Disney’s Theme Parks Might Not Be So Magical Anymore (NYSE:DIS)
We have previously covered Walt Disney Company (NYSE:DIS) here in November 2022. After the poor FQ4’22 results, particularly the unprofitable D2C streaming, Bob Chapek was replaced by Bob Iger, who came out of retirement to serve as an interim CEO for the next two years. Given the massive shift in consumer behavior post-pandemic, its theatrical releases have been underwhelming as well, significantly worsened by the reduced advertising revenue from ESPN and Hulu.
For this article, we will focus on DIS’s theme park performance thus far, which has been struggling to return to pre-pandemic attendance levels. Notably, its rival, Universal Studios (CMCSA), appears to be more popular recently, displacing the former’s popularity compared to pre-pandemic levels. Combined with the overly inflated park prices, growing dissatisfaction among parkgoers, and the Florida Special district overhang, it is unsurprising that the stock has significantly retraced in the past few months.
The Theme Park Investment Thesis Is Shaky
In the latest fiscal year, DIS reported excellent domestic theme park sales of $20.13B with operating incomes of $7.9B, and operating margins of 26.4%, accounting for 24.3% of its revenues then. On the other hand, the international segment continues to underperform, attributed to China’s Zero Covid Policy impacting its theme parks in Hong Kong and Shanghai then. However, things may improve from Q2’23 onwards, once the Chinese New Year festivities are concluded and Covid-19 infections peak.
In the meantime, DIS’ linear network segment has been excellent, delivering revenues of $28.34B, operating incomes of $8.51B, and operating margins of 30% in FY2022. On the other hand, its D2C segment has underperformed, with revenues of $19.55B, operating incomes of -$4.01B, and operating margins of -20.5% at the same time.
It is important to establish these numbers as DIS theme parks remain the backbone of its operations, especially since they are profitable and remain in high demand. While it is understandable that Bob Chapek has continued to raise park prices to keep up with rising inflationary pressures, it appears that the hikes have been overly aggressive.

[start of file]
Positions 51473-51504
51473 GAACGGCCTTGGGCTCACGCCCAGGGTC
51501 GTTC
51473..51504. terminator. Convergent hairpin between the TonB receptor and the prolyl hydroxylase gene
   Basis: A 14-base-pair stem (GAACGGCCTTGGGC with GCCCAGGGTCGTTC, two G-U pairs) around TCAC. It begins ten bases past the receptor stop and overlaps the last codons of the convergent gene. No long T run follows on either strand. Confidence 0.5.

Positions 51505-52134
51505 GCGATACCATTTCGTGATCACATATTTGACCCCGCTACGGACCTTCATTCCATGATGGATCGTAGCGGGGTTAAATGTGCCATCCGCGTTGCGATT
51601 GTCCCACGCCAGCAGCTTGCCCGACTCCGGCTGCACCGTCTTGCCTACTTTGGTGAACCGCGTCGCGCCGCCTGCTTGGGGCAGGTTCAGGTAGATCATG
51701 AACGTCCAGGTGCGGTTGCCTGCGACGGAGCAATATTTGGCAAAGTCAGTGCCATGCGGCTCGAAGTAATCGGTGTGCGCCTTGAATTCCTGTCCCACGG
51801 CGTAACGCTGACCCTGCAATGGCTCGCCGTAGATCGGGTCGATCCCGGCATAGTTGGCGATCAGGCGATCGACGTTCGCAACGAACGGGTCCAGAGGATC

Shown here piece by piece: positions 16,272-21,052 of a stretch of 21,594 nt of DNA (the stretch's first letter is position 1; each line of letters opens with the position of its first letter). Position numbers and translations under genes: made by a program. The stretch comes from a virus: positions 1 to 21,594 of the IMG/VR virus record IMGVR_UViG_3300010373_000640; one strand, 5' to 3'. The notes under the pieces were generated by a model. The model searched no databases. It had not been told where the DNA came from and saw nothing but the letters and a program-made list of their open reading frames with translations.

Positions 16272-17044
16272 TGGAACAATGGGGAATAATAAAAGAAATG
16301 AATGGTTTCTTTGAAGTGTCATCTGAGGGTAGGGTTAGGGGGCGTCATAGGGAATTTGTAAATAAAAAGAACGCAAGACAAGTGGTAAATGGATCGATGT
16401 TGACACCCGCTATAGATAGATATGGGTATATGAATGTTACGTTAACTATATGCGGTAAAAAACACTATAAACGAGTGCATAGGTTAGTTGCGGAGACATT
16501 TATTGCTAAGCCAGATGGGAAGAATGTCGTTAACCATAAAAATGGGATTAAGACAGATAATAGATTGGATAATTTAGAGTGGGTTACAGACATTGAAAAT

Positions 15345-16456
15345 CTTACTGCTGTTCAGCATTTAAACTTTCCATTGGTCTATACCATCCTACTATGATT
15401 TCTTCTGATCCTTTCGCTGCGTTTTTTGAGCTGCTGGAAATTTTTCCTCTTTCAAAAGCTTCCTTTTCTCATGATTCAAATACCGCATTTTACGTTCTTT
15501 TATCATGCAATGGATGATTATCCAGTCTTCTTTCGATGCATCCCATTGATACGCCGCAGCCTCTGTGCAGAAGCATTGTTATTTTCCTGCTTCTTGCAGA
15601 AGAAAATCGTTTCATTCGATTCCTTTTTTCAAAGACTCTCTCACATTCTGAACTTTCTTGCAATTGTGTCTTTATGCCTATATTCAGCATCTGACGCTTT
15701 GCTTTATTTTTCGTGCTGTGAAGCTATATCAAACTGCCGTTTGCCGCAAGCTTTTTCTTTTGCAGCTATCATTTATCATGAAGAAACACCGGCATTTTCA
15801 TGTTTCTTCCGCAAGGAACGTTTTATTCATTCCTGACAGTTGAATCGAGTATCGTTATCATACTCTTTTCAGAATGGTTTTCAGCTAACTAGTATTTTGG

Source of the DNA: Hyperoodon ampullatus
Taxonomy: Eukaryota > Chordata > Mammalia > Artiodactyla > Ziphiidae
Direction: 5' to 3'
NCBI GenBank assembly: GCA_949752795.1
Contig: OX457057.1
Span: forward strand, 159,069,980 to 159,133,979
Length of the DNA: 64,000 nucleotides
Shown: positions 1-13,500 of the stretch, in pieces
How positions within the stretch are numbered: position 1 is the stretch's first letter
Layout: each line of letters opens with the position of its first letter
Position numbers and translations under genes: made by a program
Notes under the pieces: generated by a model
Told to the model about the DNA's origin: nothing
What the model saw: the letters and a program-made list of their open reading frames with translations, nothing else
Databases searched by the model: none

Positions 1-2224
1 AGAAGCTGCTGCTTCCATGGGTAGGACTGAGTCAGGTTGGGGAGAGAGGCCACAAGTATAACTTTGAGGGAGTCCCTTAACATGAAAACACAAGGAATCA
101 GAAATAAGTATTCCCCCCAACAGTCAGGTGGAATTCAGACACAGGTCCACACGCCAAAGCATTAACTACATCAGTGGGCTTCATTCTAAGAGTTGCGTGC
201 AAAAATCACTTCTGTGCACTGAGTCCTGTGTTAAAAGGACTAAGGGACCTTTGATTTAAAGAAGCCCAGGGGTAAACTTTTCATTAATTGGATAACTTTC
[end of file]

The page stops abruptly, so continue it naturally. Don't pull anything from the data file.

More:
DIS’ admission prices increased by 73% YoY to $189 from 2023 onwards (depending on the dates chosen), with parkgoers similarly charged up to $211 per person for after-hours access to Christmas parades and fireworks. It is important to highlight that the latter was not separately charged pre-pandemic. The previously free FastPass ride reservation system has also been replaced with a Genie+ at $29 per person/day (priority line-skipping access) and individual attraction selections for another $25 per person/ride/day (express access).
Based on the average US household size of 4 persons (rounded up from 3.14) and the standard four-day trip (including park tickets and Genie+ only), an average family would have to spend approximately $2.72K now, compared to $1.3K in 2019. That is a tremendous growth of 109.2%, significantly worsened by the slower wage increases of 11.9% at the same time. While we are confident about DIS’ pricing power, it is uncertain if consumer demand will remain robust through the uncertain macroeconomic outlook and prolonged interest pain through 2024.
The TripAdvisor ratings for DIS’ Walt Disney World Resort in Orlando remain excellent at 4.5/5 at the time of writing. However, reviews for the past six months have been alarmingly negative. Thirty-eight of fifty latest reviewers have given less than 2/5 ratings, with common complaints of being overpriced, overcrowded, queues of more than 120 minutes each, reduced staffing/ cast members, and complicated booking systems, among others. While it remains to be seen if the experience is similar across the board, it is a huge red flag when many have pledged to refrain from returning afterward.
The DIS management has recently attempted to make amends for the revenue-based moves. However, it remains to be seen if the Disney Magic experience will be restored post-Chapek-ousting. Furthermore, the latest data released in October 2022 shows that parkgoers are increasingly choosing Universal Studios over Disney World Parks, with three of the latter dropping out of the top four spots since 2019.